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V.

The Semitic Languages and Dialects III: North-West Semitic


18. Northwest Semitic in General
1. 2. 3. 4. 5. 6. 7. 8. General The data Phonology Morphology and morphosyntax Syntax Lexicon Conclusion References

Abstract
The present chapter provides an overview of the language group labelled Northwest Semitic in most historical-comparative frameworks or Syro-Palestinian in dialect geography. Since Northwest Semitic is commonly thought to include the Canaanite and Aramaic subgroups as well as the local idiom of the city-state of Ugarit, it constitutes the linguistic background of the Hebrew Bible. Several other textual witnesses also associated with it remain controversial concerning their classification. The presentation focuses on the direct and indirect evidence for all these languages between the second and the first millennia BC, their affiliations in genetic, geographical, and sociolinguistic terms, and an outline of a diachronic comparative grammar devoted to the most significant features. This results in an attempt to review different viable approaches to the material and to point out how elusive the concept Northwest Semitic actually is.

1. General
The term Northwest Semitic (NWS) was canonized by C. Brockelmann (1908, 6) in order to systematically account for the similarities between the Canaanite (above all Hebrew with Phoenician) and the Aramaic language groups in contradistinction to Arabic and Ethiopic in the South(-west). This refines F. Hommels older distinction between Akkadian (East Semitic) and the rest (West Semitic) along both genealogical and geographical lines. After their discovery, further idioms from the same region, like Ugaritic, were squeezed into that framework on the basis of isoglosses. They all are distinguished from Arabic, their closest relative, by a shift of word-initial */w/ to /y/ and the systematic use of an originally bisyllabic base */qVtal-/ in the plural of qVtl nouns before external plural markers. Other noteworthy features emerged but gradually in the course of time.

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V. The Semitic Languages and Dialects III: North-West Semitic NWS Philology has become a widespread designation for the study of the Hebrew Bible in its linguistic setting. While its precise subgrouping remains controversial, NWS is, together with Arabic, often subsumed to Central Semitic (Huehnergard 2005). However, several scholars prefer a distinction between West (= by and large NWS), South (Arabic and Ethiopic), and East Semitic; a few also add North Semitic (Lipiski 2 2001, 5974). Similarities between (N)WS and Arabic would then be areal or independent phenomena. The speakers are supposed to have come in waves from their original homelands, wherever these may have been (Fleisch 1947, 2230), to SyriaPalestine from ca. 3000 B.C. onwards (Sekine 1973). One can group the members of NWS typologically according to clusters of linguistic features (Ginsberg 1970); within a genealogical model, they all derive from a common ancestor by means of shared innovations (Hasselbach/Huehnergard 2008). Permanent contact from Antiquity onwards in a relatively small area, however, led to borrowing or convergence throughout and, presumably, the evolution of new dialects. The interrelations between them are so complicated that it proves extremely difficult to deduce them all from preceding stages. Other scholars thus point to the diffusion of linguistic features from centre to periphery along axes of social contact as the decisive origin of a continuous dialectal map of Syro-Palestinian languages connecting border idioms which were mutually intelligible (Harris 1939; Rabin 1963; Garr 1985). It has even been suggested to regard NWS as the basic unity (Moscati 1956; Garbini 1960). As polar opposites of that dialect continuum, Canaanite and Aramaic, only become identifiable with the breakthrough of alphabetic writing from the beginning of the 1st millennium BC onwards. Akkadian, the lingua franca of the day, eclipsed much of the linguistic diversity during the 2nd millennium. It still has to be explored whether language contact can also account for the similarities between NWS and some Ancient North Arabian varieties, such as a definite article h(n)- and the assimilation of /n/. Very often, one has to compare the extremes of dialect diffusion instead of tracing a geographically and chronologically continuous attestation. Hence, possible examples of a wave-like spread over long periods of time have also been explained as instances of parallel development (e.g., Blau 1978), an Aristotelian notion of entelecheia according to which a basic structural affinity caused similar changes to happen independently. Comparisons between ancient and modern Semitic languages without any direct contact prove that such phenomena do occur. Their impact on the grammatical core, like the loss of inflectional case marking in Canaanite, Aramaic, the Arabic dialects, and Ethiopic, can produce typologically similar systems across sub-families. Since not all of the attested languages were necessarily used as vernaculars, taking more seriously the interaction between standard idioms and local dialects as a result of linguistic prestige, the effects of scribal traditions and imperfect learning, or the social identification of a speaker (e.g., standard and substandard), helps uncover further reasons for variation (Gianto 2008).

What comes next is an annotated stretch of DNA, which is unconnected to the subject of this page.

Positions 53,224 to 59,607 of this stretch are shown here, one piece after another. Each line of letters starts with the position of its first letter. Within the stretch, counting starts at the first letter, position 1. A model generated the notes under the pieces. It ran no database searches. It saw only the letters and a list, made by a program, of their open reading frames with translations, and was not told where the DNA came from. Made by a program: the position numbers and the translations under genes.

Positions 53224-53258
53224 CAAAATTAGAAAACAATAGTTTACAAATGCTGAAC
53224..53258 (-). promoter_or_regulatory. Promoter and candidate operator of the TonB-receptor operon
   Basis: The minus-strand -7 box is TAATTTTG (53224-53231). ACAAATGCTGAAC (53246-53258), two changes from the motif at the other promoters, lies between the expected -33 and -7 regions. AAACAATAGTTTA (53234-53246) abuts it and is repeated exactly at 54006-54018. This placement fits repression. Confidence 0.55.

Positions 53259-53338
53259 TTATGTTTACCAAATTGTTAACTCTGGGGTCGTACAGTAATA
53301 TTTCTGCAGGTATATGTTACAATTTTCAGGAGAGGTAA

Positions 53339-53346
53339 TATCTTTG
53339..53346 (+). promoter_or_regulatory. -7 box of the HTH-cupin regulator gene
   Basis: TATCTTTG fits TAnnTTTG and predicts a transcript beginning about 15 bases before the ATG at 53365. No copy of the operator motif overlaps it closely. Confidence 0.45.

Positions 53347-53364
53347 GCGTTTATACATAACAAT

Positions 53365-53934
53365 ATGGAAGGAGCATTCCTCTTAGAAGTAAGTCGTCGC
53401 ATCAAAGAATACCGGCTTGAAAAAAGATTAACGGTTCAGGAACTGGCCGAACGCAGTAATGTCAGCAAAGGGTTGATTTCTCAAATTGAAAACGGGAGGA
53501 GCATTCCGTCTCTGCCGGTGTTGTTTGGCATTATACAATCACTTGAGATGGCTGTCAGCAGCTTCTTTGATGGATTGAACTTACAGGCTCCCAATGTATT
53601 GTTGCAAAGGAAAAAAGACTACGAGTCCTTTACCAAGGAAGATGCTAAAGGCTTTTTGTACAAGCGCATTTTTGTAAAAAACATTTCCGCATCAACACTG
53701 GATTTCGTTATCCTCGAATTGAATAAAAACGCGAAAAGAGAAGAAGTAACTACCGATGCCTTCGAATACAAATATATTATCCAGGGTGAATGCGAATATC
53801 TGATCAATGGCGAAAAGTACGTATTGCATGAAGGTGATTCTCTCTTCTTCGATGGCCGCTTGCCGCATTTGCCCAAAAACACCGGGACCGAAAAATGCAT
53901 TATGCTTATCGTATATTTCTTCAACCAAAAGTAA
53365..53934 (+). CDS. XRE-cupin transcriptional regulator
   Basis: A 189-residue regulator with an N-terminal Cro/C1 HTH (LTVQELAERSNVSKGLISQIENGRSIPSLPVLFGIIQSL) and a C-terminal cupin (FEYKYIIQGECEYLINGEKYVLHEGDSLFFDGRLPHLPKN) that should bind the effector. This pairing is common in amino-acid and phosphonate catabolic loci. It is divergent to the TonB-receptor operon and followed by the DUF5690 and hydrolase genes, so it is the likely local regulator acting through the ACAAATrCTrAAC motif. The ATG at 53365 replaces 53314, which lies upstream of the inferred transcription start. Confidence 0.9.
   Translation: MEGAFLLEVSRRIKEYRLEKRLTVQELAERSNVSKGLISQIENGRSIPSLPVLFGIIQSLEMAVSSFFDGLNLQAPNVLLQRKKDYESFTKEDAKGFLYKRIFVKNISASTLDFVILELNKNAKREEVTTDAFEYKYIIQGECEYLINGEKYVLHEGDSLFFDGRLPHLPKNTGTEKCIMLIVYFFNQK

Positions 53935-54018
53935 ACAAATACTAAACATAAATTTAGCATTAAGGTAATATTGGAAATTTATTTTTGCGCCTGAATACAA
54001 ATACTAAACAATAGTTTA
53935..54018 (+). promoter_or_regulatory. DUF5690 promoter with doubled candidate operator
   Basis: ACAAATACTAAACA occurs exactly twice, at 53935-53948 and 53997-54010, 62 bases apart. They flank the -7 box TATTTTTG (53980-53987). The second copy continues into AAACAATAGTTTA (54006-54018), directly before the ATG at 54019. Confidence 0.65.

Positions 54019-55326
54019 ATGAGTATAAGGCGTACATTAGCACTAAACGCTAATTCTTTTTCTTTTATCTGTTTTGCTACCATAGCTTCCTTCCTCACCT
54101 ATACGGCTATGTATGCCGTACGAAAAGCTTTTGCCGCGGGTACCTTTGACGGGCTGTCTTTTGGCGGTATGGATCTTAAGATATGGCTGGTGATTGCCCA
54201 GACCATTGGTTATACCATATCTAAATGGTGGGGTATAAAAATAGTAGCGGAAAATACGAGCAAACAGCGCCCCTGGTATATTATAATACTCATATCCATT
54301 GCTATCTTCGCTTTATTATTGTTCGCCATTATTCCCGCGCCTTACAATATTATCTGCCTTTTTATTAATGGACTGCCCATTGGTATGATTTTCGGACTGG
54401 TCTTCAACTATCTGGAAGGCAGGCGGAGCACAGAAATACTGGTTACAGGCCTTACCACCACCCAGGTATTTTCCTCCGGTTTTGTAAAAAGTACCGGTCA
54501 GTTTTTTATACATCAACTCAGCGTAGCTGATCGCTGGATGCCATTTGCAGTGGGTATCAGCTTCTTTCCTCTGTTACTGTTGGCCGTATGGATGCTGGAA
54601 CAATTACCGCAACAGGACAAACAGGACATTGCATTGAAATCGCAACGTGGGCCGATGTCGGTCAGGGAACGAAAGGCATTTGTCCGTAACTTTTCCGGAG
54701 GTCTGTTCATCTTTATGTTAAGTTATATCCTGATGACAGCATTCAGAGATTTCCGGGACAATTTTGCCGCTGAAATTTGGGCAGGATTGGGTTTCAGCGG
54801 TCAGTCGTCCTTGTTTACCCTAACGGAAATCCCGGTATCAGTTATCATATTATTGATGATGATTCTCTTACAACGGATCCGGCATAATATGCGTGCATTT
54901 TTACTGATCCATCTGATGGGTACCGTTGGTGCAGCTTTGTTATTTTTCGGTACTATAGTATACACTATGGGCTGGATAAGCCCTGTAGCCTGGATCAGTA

2. The data
From a maximalist vantage point, which includes names from the earliest cuneiform and Egyptian sources together with the spoken forms of Hebrew and Aramaic, NWS languages are attested for more than 4,000 years. They appear in different scripts as